New scanner quickens the documentation of small finds

The LAP can significantly speed up the documentation of small standard finds. (Photo: Jan Steffen, Cluster ROOTS)

Detailed and accurate documentation of finds is a must on every archaeological excavation. However, where many small objects, for example ceramic fragments, are unearthed, this documentation can be very time-consuming. In order to simplify and quicken this process, at least for standard small-sized finds, the Technical Platform now provides a laser aided profile scanner (LAP) for all colleagues within the Cluster of Excellence ROOTS. The device uses a laser to measure cross-sections and outlines of sherds and other small finds. A camera additionally takes photographs of the object. The data is compiled and processed in a software specially developed for archaeological applications. With it users can, for example, perform statistical evaluations of the scanned finds or prepare images for publications.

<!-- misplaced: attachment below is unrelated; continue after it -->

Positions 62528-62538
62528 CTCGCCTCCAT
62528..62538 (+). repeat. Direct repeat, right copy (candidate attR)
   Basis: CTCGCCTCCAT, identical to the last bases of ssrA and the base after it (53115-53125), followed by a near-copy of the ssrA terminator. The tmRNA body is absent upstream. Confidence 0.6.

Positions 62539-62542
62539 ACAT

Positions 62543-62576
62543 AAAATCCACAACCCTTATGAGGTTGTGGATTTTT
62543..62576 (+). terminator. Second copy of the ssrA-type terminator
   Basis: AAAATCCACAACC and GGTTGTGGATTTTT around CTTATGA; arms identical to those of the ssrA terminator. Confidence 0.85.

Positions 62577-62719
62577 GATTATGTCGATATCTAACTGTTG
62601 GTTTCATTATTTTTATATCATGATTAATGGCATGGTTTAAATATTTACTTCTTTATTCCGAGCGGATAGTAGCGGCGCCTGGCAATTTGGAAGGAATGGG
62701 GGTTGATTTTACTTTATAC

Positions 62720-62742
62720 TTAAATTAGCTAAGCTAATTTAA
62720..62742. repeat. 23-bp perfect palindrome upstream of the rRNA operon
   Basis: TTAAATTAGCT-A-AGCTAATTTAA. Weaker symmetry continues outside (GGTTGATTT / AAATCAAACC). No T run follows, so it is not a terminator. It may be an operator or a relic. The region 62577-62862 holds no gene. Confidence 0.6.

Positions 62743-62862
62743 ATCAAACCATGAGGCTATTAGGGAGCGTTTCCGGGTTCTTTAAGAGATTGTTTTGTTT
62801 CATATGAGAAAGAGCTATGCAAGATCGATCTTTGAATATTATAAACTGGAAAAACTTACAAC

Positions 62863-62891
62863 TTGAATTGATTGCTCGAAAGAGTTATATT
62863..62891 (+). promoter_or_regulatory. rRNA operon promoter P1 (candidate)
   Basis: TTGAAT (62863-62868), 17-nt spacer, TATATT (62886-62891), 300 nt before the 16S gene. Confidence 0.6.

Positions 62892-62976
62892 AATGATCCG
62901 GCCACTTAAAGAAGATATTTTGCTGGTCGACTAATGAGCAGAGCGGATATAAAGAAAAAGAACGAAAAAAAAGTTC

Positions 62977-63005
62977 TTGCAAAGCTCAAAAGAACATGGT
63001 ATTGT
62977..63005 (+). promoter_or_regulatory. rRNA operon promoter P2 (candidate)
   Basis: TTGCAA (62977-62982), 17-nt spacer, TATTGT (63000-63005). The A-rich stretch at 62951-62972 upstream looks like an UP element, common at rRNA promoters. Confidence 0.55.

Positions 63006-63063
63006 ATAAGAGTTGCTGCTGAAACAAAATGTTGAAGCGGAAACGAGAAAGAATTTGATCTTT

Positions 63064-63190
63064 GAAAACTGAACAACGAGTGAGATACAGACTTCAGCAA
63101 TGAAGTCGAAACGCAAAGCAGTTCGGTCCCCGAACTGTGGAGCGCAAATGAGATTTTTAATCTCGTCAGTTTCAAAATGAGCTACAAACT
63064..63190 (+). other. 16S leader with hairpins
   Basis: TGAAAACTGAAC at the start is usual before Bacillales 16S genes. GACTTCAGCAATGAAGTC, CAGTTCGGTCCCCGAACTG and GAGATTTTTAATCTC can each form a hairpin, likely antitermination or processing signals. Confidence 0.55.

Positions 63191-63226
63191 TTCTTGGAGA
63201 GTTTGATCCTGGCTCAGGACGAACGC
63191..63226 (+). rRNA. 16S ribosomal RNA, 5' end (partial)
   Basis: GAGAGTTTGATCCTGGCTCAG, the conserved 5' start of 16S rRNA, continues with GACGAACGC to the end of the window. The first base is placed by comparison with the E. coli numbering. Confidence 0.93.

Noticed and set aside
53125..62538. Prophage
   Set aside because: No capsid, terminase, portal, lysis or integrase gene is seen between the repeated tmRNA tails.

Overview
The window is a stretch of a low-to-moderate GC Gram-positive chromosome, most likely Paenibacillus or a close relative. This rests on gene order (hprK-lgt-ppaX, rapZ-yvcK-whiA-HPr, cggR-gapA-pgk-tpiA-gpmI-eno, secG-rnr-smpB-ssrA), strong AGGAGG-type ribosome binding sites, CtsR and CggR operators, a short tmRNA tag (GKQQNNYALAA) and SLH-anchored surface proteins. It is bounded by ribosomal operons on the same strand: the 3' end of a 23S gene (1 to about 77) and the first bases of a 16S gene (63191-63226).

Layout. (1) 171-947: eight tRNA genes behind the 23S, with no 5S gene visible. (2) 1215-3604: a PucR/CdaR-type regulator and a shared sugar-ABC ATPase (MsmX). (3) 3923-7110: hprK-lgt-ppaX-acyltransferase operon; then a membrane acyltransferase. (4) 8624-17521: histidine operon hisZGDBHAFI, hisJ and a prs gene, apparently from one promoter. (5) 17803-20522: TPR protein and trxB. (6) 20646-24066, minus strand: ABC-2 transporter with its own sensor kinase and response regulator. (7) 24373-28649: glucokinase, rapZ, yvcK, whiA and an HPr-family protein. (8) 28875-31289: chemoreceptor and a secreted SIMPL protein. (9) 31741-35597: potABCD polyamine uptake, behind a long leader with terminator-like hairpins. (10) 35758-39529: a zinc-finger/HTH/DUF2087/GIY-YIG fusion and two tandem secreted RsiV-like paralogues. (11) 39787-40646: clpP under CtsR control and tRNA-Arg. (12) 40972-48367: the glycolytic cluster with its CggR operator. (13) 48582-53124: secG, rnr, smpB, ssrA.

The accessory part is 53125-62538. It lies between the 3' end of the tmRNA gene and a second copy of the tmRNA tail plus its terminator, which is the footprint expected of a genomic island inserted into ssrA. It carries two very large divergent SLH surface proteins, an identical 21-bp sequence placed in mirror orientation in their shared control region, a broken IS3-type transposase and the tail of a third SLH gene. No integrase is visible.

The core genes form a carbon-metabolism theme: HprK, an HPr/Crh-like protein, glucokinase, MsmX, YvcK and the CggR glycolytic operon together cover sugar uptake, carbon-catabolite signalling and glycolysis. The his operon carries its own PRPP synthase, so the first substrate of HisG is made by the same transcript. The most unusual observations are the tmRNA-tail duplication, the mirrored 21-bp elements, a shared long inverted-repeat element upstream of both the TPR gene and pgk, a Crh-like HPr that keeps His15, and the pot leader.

The device was developed by archaeologists in Slovakia and has since become an established tool on many international archaeological project. It can be stored in a portable case and is therefore easy to transport. It is also robust enough to be used on excavations.

"With a little experience, you need four to five minutes to record a sherd with the scanner," says ROOTS doctoral student Fynn Wilkes. "The scanner doesn't completely replace technical drawings, but it does simplify documentation especially for standard finds that occur en masse. This leaves more time to precisely document decorated pottery or other more complex objects."

Anyone who wishes to use the scanner can book it via the internal online booking portal.
More information about the LAP:

A laser captures the outlines of the small finds.
(Photo: Jan Steffen, Cluster ROOTS)

Ceramic scan of a sherd from the Opovo site, made with a similar LAP. The new ROOTS device, however, has a newer camera with better resolution.


Fieldwork + Activities


Participating Institutions